Today’s post comes from Julie MacDonald, Class of 2012 and Art Center Student Docent.
The Frances Lehman Loeb Art Center is proud to present A Pioneering Collection: Master Drawings from the Crocker Art Museum. The exhibition features an exquisite collection of European drawings and will be on display in the Art Center through December 11, 2011. James Mundy, Anne Hendricks Bass Director of the Frances Lehman Loeb Art Center and organizer of this exhibition, was kind enough to answer a few questions regarding the exhibition.
At Vassar the focus of the collection, and many of the recent special exhibits, tends more toward the modern spectrum of the art world. What inspired you to collaborate with a collection of Master Drawings for this exhibit?
I feel that it’s important for our exhibition offerings to complement all aspects of the visual arts curriculum, historical as well as contemporary. We need to expose our visitors to all the artistic “food groups” for their balanced visual nutrition.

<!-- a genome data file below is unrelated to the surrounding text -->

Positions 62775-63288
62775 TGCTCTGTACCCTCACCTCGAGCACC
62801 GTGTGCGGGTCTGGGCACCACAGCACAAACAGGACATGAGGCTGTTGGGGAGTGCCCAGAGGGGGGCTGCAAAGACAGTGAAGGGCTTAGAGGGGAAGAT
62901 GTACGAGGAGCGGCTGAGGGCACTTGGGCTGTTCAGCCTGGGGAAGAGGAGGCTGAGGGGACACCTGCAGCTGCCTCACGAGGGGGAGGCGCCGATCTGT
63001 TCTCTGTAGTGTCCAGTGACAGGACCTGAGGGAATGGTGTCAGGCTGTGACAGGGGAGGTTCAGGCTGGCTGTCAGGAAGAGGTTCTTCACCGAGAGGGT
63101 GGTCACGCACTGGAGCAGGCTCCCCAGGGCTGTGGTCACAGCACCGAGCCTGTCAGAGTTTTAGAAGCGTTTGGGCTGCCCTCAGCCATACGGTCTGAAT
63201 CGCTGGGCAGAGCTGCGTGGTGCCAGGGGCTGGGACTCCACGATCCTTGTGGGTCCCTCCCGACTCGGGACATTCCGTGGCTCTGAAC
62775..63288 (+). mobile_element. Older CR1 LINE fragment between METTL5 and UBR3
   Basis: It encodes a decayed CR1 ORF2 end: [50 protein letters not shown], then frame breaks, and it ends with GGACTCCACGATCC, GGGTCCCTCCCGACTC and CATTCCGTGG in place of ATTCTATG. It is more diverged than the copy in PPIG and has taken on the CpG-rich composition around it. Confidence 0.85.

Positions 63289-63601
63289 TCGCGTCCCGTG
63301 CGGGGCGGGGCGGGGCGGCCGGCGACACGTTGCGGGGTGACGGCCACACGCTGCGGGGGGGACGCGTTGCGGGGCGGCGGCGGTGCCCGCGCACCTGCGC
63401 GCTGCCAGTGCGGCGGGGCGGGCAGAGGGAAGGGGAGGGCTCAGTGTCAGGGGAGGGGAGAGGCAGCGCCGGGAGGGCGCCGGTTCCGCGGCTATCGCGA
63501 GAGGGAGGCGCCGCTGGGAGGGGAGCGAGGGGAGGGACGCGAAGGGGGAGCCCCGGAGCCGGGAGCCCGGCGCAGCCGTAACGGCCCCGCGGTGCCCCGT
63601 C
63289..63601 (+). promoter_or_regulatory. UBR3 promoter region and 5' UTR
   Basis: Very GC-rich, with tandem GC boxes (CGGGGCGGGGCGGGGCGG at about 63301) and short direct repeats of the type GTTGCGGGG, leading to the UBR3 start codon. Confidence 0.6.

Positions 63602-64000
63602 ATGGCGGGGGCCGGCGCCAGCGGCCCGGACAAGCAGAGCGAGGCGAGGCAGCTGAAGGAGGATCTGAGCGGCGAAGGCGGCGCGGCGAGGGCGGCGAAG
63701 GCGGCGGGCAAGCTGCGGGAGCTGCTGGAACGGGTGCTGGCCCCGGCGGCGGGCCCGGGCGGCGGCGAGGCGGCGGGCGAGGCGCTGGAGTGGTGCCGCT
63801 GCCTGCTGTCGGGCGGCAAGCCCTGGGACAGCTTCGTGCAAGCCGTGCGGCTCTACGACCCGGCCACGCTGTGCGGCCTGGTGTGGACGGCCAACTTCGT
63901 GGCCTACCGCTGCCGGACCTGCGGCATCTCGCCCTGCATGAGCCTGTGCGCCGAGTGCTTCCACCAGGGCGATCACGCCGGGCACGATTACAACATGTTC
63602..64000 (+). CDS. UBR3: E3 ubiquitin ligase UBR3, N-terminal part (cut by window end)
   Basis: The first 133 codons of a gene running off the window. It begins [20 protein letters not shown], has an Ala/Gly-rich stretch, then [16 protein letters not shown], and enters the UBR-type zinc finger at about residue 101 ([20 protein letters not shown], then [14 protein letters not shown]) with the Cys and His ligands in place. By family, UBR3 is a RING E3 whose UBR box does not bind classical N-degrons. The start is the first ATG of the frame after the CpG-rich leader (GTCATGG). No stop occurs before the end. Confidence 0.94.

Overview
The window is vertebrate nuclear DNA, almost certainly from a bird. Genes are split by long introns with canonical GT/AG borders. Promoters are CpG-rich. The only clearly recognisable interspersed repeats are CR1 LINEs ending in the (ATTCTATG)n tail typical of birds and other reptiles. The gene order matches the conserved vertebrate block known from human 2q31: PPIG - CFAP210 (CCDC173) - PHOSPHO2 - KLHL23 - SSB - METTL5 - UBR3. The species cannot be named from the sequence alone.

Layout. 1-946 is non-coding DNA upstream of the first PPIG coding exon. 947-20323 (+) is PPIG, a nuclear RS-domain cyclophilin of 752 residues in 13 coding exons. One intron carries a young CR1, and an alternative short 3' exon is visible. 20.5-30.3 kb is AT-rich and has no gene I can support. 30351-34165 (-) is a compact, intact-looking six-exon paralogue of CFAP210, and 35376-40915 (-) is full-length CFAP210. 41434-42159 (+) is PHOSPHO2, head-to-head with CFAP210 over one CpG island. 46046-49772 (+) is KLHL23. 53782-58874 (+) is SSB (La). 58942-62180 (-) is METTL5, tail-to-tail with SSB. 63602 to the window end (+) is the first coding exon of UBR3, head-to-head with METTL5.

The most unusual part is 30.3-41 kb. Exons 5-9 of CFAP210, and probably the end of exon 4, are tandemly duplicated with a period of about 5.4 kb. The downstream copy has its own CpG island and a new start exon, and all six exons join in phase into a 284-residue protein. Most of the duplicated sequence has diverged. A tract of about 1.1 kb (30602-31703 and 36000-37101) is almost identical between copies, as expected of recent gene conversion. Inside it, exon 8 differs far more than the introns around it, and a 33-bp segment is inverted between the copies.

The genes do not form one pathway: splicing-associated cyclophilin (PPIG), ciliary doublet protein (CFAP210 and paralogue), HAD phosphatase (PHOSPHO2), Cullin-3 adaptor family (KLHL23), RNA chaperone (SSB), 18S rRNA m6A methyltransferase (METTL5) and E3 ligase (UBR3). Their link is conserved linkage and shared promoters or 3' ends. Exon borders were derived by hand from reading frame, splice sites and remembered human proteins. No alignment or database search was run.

As the director of an art center utilized for educational purposes, do you subscribe to Mr. Breazeale’s speculation that the Crockers collected these works with the establishment of an art school in mind?
That is a very plausible hypothesis given the wide range of geographical, temporal, technical, and stylistic characteristics of these drawings. Let’s be happy, though, that this plan never reached fruition. That guaranteed the drawings excellent state of preservation to this day.
How do you think this exhibit supplements the works typically available to the Vassar student in the permanent collection?
These are simply rare and beautiful objects that one encounters very infrequently in the course of one’s life. Since they are works on paper, they are only occasionally seen by the public and we are given a tremendous opportunity to experience the artist at work in the process of aesthetic problem-solving. They also complement an important and not often seen part of our own collection. We are quite proud of our holdings of Old Master Drawings.
If you were able to choose one of the pieces to join the permanent collection here at FLLAC, which would you choose and why?
Please don’t tempt me not to return one of the drawings! If one happens not to go back to Sacramento and I’m to blame, it will probably be Sir Peter Lely’s Two Clerics from the Procession of the Order of the Garter. It’s masterful in its portrayal of the draperies and in extremely fresh condition. Although, I could make an equally good case for Adrian Zingg’s view of the Elbe river. But, while we’re on the subject why restrict it to one? Let’s go “all in” and keep the Dürer as well!